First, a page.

When it comes to studying transportation systems, stock markets and the weather, quantum mechanics is probably the last thing to come to mind.
However, scientists at Australia’s Griffith University and Singapore’s Nanyang Technological University have just performed a ‘proof of principle’ experiment showing that when it comes to simulating such complex processes in the macroscopic world quantum mechanics can provide an unexpected advantage.
Griffith’s Professor Geoff Pryde, who led the project, says that such processes could be simulated using a “quantum hard drive”, much smaller than the memory required for conventional simulations.
“Stephen Hawking once stated that the 21st century is the ‘century of complexity’, as many of today’s most pressing problems, such as understanding climate change or designing transportation system, involve huge networks of interacting components,” he says.
“Their simulation is thus immensely challenging, requiring storage of unprecedented amounts of data. What our experiments demonstrate is a solution may come from quantum theory, by encoding this data into a quantum system, such as the quantum states of light.”
Einstein once said that “God does not play dice with the universe,” voicing his disdain with the idea that quantum particles contain intrinsic randomness.
“But theoretical studies showed that this intrinsic randomness is just the right ingredient needed to reduce the memory cost for modelling partially random statistics,” says Dr Mile Gu, a member of the team who developed the initial theory.
In contrast with the usual binary storage system – the zeroes and ones of bits – quantum bits can be simultaneously 0 and 1, a phenomenon known as quantum superposition.
The researchers, in their paper published in Science Advances, say this freedom allows quantum computers to store many different states of the system being simulated in different superpositions, using less memory overall than in a classical computer.
The team constructed a proof-of-principle quantum simulator using a photon – a single particle of light – interacting with another photon.
The data showed that the quantum system could complete the task with much less information stored than the classical computer– a factor of 20 improvements at the best point.
“Although the system was very small – even the ordinary simulation required only a single bit of memory – it proved that quantum advantages can be achieved,” Pryde says.
“Theoretically, large improvements can also be realised for much more complex simulations, and one of the goals of this research program is to advance the demonstrations to more complex problems.”
Collaboration between quantum scientists and City of Calgary sets a distance record for teleporting a photon state over a fibre network
What if you could behave like the crew on the Starship Enterprise and teleport yourself home or anywhere else in the world? As a human, you’re probably not going to realize this any time soon; if you’re a photon, you might want to keep reading.
Through a collaboration between the University of Calgary, The City of Calgary and researchers in the United States, a group of physicists led by Wolfgang Tittel, professor in the Department of Physics and Astronomy at the University of Calgary have successfully demonstrated teleportation of a photon (an elementary particle of light) over a straight-line distance of six kilometres using The City of Calgary’s fibre optic cable infrastructure. The project began with an Urban Alliance seed grant in 2014.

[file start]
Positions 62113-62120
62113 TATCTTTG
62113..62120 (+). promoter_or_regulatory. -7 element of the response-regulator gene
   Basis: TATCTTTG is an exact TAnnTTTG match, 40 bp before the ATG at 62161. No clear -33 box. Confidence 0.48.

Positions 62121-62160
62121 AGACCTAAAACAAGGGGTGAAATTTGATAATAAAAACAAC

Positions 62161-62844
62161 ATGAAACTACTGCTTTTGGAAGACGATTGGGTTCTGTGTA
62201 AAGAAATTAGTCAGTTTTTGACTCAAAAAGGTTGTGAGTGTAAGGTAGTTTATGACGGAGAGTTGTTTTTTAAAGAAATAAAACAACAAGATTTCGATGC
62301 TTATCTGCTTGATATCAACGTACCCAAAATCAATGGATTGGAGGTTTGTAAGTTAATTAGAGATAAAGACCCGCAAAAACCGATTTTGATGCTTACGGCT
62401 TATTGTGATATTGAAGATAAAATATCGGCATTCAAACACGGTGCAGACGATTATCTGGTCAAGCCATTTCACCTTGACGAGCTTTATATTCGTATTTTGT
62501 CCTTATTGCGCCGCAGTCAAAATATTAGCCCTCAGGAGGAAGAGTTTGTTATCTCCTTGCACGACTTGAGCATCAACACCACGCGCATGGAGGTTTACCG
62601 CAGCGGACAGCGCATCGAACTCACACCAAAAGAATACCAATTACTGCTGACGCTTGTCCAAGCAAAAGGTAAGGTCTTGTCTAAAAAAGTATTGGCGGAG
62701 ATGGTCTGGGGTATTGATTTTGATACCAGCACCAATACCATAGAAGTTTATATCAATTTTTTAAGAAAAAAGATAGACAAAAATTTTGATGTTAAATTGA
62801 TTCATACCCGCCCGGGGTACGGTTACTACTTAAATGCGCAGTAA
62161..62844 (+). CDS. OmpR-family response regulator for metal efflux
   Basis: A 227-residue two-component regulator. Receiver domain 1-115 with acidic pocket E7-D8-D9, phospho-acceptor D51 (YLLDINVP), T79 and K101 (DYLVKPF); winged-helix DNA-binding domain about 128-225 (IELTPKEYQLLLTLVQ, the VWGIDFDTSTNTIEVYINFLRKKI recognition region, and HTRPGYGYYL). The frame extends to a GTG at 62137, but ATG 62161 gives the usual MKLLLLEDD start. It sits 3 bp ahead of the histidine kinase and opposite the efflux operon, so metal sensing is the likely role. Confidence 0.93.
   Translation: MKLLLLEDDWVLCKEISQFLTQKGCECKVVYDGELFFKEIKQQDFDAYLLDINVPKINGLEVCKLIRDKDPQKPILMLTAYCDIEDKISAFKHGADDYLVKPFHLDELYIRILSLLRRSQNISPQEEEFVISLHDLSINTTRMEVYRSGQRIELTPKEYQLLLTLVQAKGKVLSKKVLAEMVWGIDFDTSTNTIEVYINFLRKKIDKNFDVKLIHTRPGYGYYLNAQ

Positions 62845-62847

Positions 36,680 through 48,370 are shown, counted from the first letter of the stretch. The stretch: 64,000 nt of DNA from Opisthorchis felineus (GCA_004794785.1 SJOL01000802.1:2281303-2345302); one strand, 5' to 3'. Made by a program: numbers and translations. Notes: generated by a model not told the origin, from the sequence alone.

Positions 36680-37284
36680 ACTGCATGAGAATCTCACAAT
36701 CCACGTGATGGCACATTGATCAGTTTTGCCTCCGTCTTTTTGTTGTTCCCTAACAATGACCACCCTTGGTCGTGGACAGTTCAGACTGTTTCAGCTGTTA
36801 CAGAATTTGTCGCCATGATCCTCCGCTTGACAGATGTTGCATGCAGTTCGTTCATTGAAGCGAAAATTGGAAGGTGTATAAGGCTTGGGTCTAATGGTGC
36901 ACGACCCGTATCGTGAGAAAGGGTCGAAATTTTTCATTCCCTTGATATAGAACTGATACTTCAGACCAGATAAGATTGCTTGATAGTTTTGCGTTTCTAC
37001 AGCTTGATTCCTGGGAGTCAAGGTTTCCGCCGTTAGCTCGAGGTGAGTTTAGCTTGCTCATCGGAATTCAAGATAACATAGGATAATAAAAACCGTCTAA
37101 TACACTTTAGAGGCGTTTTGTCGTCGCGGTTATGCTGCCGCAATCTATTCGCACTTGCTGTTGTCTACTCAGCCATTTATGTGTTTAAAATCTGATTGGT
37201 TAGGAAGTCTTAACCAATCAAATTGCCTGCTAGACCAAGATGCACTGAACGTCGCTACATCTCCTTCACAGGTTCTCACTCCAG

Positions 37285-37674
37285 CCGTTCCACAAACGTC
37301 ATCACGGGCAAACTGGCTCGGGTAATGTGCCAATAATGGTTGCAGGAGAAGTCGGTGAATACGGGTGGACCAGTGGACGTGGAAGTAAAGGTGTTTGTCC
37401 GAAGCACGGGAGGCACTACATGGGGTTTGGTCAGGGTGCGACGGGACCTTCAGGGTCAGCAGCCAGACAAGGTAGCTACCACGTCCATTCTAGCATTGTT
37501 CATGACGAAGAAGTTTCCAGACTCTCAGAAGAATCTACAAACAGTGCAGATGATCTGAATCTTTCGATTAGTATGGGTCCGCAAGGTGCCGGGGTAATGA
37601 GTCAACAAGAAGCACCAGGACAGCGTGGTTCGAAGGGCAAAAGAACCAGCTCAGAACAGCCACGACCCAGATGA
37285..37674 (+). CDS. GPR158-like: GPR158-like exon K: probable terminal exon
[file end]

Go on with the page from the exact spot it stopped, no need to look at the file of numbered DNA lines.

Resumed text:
This accomplishment, which set a new record for distance of transferring a quantum state by teleportation, has landed the researchers a spot in the prestigious Nature Photonics scientific journal. The finding was published back-to-back with a similar demonstration by a group of Chinese researchers. Read the article, “Quantum Teleportation Across a Metropolitan Fiber Network.”
“Such a network will enable secure communication without having to worry about eavesdropping, and allow distant quantum computers to connect,” says Tittel.
Experiment draws on ‘spooky action at a distance’
The experiment is based on the entanglement property of quantum mechanics, also known as “spooky action at a distance” — a property so mysterious that not even Einstein could come to terms with it.
“Being entangled means that the two photons that form an entangled pair have properties that are linked regardless of how far the two are separated,” explains Tittel. “When one of the photons was sent over to City Hall, it remained entangled with the photon that stayed at the University of Calgary.”
Next, the photon whose state was teleported to the university was generated in a third location in Calgary and then also travelled to City Hall where it met the photon that was part of the entangled pair.
“What happened is the disembodied transfer of the photon’s quantum state onto the remaining photon of the entangled pair, which is the one that remained six kilometres away at the university,” says Tittel.
City’s accessible dark fibre makes research possible
The research could not be possible without access to the proper technology. One of the critical pieces of infrastructure that support quantum networking is accessible dark fibre. Dark fibre, so named because of its composition — a single optical cable with no electronics or network equipment on the alignment — doesn’t interfere with quantum technology.
The City of Calgary is building and provisioning dark fibre to enable next-generation municipal services today and for the future.
“By opening The City’s dark fibre infrastructure to the private and public sector, non-profit companies, and academia, we help enable the development of projects like quantum encryption and create opportunities for further research, innovation and economic growth in Calgary,” said Tyler Andruschak, project manager with Innovation and Collaboration at The City of Calgary.
“The university receives secure access to a small portion of our fibre optic infrastructure and The City may benefit in the future by leveraging the secure encryption keys generated out of the lab’s research to protect our critical infrastructure,” said Andruschak. In order to deliver next-generation services to Calgarians, The City has been increasing its fibre optic footprint, connecting all City buildings, facilities and assets.
Timed to within one millionth of one millionth of a second
As if teleporting a photon wasn’t challenging enough, Tittel and his team encountered a number of other roadblocks along the way.